Welcome Back to Science Sunday
When I was a kid I couldn't wait to tune into Lassie every Sunday (in glorious black and white) to find out what trouble Timmy would get himself into and how Lassie would rescue him. Would your dog rescue you if you fell into a well? We have all seen stories in the news of heroic dogs saving their humans.
Many involve waking the sleeping family while a fire rages in the home, but this is not all that remarkable since there are stories of even cats doing the same thing. It could be more a case of self preservation than benevolent heroism, especially if cats do it.
The Purina Animal Hall of Fame has many stories of animal heroism such as the story of Shelby, a 14 year old shepherd cross who fought off a black bear with cubs to protect her family who encountered them while out for a walk near their home in Sault Ste. Marie. Shelby went through 4 months of surgeries and recovery but her owners credits her with saving their lives.
So do our dogs really want to rescue us? A team from the Arizona State University devised some experiments to study this question. They built a box large enough to hold a human, with a easy to open sliding door. Next the dog owners were hidden in the box and instructed to call for help. They were coached on this so that it sounded authentic, and were not to call the dogs name. Disappointingly, only about 33% of dogs came to the rescue. So does this mean 67% of dogs are uncaring wimps? The testers tried another test by dropping food treats in the box and seeing how many of the dogs were able to retrieve the treat. Turns out it was the same percentage as the rescue dogs. The researchers concluded that the dogs would rescue their owners if they new how to do it.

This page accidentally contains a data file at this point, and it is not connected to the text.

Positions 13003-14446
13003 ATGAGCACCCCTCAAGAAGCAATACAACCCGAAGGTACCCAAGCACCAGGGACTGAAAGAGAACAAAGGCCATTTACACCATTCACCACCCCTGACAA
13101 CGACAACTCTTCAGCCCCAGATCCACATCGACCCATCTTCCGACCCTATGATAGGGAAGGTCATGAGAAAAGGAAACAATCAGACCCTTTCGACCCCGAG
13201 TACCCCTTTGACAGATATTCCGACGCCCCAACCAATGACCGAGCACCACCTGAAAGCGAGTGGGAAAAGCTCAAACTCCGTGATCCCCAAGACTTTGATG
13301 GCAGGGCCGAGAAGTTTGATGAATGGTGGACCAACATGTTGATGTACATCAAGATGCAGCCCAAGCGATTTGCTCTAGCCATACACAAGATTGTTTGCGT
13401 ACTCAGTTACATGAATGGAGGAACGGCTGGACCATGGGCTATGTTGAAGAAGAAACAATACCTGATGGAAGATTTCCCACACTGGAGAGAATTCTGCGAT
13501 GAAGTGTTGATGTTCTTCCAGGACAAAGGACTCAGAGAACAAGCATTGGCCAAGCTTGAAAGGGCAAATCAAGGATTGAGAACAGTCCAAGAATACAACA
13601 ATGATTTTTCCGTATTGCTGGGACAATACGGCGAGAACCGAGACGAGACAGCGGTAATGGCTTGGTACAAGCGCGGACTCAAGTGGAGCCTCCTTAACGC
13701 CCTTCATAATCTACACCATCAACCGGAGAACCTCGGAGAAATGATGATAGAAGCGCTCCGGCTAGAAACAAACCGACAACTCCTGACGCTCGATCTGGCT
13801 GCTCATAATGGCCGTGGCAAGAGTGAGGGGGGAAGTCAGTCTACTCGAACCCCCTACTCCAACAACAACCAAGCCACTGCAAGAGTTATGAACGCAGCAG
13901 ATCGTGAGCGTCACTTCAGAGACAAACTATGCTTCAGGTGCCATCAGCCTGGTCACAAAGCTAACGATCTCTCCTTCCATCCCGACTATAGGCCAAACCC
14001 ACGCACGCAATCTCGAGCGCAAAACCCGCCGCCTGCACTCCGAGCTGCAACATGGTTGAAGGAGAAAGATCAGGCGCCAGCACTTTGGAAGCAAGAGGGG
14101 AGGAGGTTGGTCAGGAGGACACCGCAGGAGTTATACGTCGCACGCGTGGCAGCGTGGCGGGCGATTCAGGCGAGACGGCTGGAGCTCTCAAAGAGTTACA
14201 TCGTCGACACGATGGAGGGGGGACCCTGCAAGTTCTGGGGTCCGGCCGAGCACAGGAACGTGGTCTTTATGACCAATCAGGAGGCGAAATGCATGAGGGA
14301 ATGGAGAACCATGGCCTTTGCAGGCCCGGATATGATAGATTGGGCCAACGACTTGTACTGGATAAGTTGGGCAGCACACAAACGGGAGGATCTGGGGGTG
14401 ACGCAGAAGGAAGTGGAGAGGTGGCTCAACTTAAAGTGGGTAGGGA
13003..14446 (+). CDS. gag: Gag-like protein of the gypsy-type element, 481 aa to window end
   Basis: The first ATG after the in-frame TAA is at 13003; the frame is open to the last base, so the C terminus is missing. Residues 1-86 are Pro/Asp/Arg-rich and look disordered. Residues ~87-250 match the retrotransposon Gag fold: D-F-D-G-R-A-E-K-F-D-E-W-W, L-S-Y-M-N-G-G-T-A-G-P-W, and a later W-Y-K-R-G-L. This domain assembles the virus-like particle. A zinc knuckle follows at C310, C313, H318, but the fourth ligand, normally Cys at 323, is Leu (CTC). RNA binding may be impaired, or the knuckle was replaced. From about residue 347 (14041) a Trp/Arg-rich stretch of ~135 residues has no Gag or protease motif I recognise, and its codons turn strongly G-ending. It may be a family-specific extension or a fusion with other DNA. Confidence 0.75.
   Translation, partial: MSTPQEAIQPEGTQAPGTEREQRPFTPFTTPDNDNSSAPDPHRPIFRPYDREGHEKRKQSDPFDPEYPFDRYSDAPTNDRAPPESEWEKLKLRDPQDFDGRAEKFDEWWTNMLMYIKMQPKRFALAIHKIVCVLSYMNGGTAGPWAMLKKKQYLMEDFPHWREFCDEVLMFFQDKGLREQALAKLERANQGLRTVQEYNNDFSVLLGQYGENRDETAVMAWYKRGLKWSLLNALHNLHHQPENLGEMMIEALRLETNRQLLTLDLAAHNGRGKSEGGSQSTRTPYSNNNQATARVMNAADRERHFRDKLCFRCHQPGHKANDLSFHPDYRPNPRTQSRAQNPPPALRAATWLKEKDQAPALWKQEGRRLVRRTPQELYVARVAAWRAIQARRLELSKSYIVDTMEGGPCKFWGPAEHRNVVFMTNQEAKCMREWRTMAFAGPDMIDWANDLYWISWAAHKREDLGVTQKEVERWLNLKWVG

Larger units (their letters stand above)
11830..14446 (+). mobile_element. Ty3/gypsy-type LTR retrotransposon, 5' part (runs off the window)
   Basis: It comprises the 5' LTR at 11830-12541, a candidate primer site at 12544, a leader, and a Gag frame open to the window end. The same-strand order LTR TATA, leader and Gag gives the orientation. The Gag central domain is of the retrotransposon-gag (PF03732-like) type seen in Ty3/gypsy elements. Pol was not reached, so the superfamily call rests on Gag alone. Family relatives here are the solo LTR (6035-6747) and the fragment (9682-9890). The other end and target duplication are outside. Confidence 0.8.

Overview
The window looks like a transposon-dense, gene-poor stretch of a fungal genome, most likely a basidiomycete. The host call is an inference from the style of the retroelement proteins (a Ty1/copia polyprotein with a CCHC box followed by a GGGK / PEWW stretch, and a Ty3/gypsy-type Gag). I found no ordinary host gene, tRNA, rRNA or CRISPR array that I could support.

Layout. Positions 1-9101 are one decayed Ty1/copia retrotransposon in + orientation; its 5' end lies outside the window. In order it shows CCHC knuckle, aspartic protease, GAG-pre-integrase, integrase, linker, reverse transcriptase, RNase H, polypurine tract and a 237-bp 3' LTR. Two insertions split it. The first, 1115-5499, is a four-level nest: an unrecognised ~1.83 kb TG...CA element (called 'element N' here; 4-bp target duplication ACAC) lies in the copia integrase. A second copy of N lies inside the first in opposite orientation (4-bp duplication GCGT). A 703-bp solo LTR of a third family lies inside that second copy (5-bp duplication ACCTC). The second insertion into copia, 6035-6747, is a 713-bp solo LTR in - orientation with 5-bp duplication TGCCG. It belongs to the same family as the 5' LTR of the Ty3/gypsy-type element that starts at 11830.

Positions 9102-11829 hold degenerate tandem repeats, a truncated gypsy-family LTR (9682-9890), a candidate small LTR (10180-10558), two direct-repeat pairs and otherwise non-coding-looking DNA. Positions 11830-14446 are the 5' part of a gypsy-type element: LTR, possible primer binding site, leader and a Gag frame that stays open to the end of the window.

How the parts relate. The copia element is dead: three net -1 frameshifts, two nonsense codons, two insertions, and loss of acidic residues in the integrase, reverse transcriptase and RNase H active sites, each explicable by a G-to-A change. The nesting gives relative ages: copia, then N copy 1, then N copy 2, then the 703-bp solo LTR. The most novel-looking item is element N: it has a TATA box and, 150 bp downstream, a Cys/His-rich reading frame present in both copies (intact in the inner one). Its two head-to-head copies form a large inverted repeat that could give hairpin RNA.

So maybe we should send our animal companions on an outward bound course so they could fashion a rope from a vine to save us from drowning, in the mean time take care not to fall in any open wells.